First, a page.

Dia de los Muertos!
“LOST MUSKET DIARY” Sunday November 1, 2015
Sunny 84°F/29°C in Rancho Santa Margarita, CA
[This story first appeared on the day following Halloween in 2014. This is an updated version]
Today is the first day of November…the day after Halloween….All Saints Day. It is also El Día de los Muertos, or The Day of the Dead. It’s a national holiday throughout Mexico, and it’s widely observed in California as well, particularly among our Hispanic population. It’s a time to honor and pray for family members who have died. The celebration takes place on the first day of November, in connection with the Catholic holidays of All Saints' Day and All Souls' Day. Traditions include putting up private altars honoring the deceased and decorating them with sugar skulls, marigolds, and the favorite foods and beverages of the departed. Families of the departed also visit their relatives’ graves with these as gifts. They also leave possessions of the deceased.
September 27, 2013 - Roanoke Avenue Cemetery, Riverhead, New York
I had been gone from my home town most of my adult life. While I had been born in New York City, I had grown up in Riverhead and went all the way through high school here. I had come here one sunny day in April of 1961 with my brother Packy, and our father Charles to bury our mother, Mary. On another sad day in November of 1965 my brother and I returned to bury our father, Charles. Following their funerals, my brother Packy and I set to the task of closing up the home where we had grown up and get it ready to be sold. An unseen gate slammed shut on our idyllic childhood, and we both moved on with our lives. Now, on this sunny day in September forty eight years later, “Skip” and Charlie Botula are still resting in their quiet place marked by two granite headstones, their repose shaded by an old oak tree. It’s not quite November 1st, but this is now my own personal Día de los Muertos. After visiting my parents’ graves, I walk along the path through the cemetery. My stroll takes me on a tour of my childhood. Across the way from mom and dad is “Papa Nick” Meras, the smiling Greek man whose family still runs the confectionary where we used to gather after school. Down the way is my third grade teacher, Ramsey Walters. Around the bend is my old scoutmaster, Alton Medsger. Across the way, in a plot marked by a tall granite monument are my parents’ best friends, Fred and Beverly Alexander. Glancing down at the headstones as I walk along, I see so many family friends.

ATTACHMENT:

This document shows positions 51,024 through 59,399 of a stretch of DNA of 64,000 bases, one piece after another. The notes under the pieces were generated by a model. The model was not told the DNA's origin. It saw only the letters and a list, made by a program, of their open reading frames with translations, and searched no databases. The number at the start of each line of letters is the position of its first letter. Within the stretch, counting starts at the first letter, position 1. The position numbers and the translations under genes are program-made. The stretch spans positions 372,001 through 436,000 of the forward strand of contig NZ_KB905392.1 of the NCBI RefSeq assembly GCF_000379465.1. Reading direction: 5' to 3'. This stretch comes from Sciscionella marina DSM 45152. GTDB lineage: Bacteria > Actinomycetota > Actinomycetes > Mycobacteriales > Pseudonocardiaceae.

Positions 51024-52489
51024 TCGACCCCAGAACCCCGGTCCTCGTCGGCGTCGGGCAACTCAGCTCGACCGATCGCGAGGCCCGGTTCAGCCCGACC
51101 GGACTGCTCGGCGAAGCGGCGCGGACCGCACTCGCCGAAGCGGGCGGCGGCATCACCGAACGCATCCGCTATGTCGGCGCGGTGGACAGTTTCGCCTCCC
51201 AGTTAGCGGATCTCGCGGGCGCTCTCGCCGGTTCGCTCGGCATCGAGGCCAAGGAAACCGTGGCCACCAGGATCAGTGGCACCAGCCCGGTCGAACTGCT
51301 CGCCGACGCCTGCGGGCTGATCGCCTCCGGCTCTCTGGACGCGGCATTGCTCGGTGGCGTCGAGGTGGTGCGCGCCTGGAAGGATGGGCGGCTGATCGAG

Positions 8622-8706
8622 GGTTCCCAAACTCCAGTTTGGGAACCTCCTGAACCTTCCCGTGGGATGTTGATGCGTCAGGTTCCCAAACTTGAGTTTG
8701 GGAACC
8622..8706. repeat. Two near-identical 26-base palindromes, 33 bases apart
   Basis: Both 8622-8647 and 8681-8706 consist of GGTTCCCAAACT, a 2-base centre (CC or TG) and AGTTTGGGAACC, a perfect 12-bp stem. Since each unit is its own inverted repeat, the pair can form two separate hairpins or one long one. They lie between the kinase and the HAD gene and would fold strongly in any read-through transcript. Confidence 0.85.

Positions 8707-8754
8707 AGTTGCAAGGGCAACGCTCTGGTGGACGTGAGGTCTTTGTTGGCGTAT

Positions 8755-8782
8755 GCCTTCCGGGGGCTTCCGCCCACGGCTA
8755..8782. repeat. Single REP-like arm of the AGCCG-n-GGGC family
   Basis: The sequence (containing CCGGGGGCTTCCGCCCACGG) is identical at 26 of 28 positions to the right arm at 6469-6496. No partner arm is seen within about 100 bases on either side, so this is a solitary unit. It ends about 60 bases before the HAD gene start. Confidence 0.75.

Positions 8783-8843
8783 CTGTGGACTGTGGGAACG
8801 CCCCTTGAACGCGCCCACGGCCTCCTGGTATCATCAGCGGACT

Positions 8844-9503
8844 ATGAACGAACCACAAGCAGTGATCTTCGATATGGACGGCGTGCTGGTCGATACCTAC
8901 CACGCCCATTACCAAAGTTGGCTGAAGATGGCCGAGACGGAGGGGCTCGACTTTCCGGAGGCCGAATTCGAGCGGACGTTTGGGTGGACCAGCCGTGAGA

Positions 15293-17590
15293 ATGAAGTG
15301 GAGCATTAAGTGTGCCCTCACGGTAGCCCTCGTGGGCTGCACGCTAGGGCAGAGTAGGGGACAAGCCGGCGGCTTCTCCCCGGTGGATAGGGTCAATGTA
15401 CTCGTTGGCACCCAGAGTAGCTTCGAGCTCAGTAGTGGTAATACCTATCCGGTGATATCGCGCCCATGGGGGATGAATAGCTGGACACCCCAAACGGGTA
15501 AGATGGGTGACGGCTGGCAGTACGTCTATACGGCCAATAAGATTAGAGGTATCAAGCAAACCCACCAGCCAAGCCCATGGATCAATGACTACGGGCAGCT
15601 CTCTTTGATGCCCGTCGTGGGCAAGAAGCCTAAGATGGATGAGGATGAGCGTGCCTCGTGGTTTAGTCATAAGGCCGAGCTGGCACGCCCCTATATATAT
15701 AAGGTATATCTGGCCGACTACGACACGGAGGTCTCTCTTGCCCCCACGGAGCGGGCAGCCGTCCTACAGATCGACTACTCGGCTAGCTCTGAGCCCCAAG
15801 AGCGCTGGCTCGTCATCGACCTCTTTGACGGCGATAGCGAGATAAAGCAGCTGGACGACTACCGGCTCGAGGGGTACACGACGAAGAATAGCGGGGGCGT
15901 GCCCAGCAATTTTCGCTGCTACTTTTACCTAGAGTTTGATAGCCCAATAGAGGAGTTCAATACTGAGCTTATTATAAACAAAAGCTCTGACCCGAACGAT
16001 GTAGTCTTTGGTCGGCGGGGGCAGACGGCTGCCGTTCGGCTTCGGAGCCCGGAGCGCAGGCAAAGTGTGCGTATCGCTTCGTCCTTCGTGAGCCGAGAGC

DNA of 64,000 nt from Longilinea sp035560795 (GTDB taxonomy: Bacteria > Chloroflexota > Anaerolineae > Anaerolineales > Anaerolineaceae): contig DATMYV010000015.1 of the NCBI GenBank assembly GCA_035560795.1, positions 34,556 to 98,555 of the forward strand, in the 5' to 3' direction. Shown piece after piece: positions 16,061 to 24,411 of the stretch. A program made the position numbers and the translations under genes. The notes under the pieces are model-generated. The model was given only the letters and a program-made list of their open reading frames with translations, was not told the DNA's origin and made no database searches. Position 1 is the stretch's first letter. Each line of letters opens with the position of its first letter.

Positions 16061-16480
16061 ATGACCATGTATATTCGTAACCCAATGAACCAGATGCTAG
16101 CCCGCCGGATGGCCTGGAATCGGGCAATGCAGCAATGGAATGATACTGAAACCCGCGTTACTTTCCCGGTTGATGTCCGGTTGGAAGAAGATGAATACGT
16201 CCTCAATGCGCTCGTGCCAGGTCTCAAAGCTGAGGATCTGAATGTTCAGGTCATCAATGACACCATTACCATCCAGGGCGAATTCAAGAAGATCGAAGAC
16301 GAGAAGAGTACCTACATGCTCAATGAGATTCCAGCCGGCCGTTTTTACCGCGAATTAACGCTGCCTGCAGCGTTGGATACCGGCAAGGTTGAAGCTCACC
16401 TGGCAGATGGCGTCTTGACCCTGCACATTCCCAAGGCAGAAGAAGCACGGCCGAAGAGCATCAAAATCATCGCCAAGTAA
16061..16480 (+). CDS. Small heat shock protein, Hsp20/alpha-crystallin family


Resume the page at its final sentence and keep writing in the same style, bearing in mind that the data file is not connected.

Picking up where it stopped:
Saturday April 29, 1995-Calvary Cemetery Pittsburgh, Pennsylvania
I had come to this gravesite for the first time in 1947 with my father when I was six years old. It was the first time that death had touched our family, and I was overwhelmed by my grief. My dad’s brother, Adolf had died suddenly at the family homestead on Ward Street. Forty eight years later I had returned to say farewell to my dad’s other brother, my beloved Uncle Ted. My own dad was not here – he and my mother had passed away thirty years before, and were buried back in my home town. For me, the two gravesite visits were like placing bookends on either side of important volumes of my family’s history. I viewed the moment as a flashback with the scene beginning in a chaotic drama in black and white and quickly flashing forward in time to a similar but continuing as a contemporary drama in full color. As is the custom in many Roman Catholic cemeteries, we said goodbye to Uncle Ted at a short service in the cemetery chapel and then we left to let the graves crew do its job. There were no graveside goodbyes. After the chapel farewells, my cousins, my brother and I among them, decided on our own to visit the family gravesite. There are three generations of Botula’s buried at this plot, there are other family members resting nearby. It wasn’t a Dia de los Muertos visit, that’s not part of my Czech heritage, but the sentiment was the same. For the cousins, Packy, Anna Marie, Richard and Frank and me, this became our own brief reunion. We were a close-knit group of cousins, and, we hadn’t been together in many years. Uncle Ted’s passing was a signal moment in the story of our family.
Maybe it’s because of my own love of history, but I love to visit old cemeteries. There are so many stories there. The catacombs, church crypts and necropoli of Rome, colonial era cemeteries along the eastern seaboard of the United States, Gold Rush and Frontier cemeteries in California, Nevada and Arizona. Our own Arlington National Cemetery. There is the small family gravesite behind an old Victorian home in Mariposa, California. The people that own the house acquired the small family burial ground when they acquired the property and now care for it with the same loving care as if it sheltered members of their own family. I think as I walk along that the history of any society lives in its cemeteries.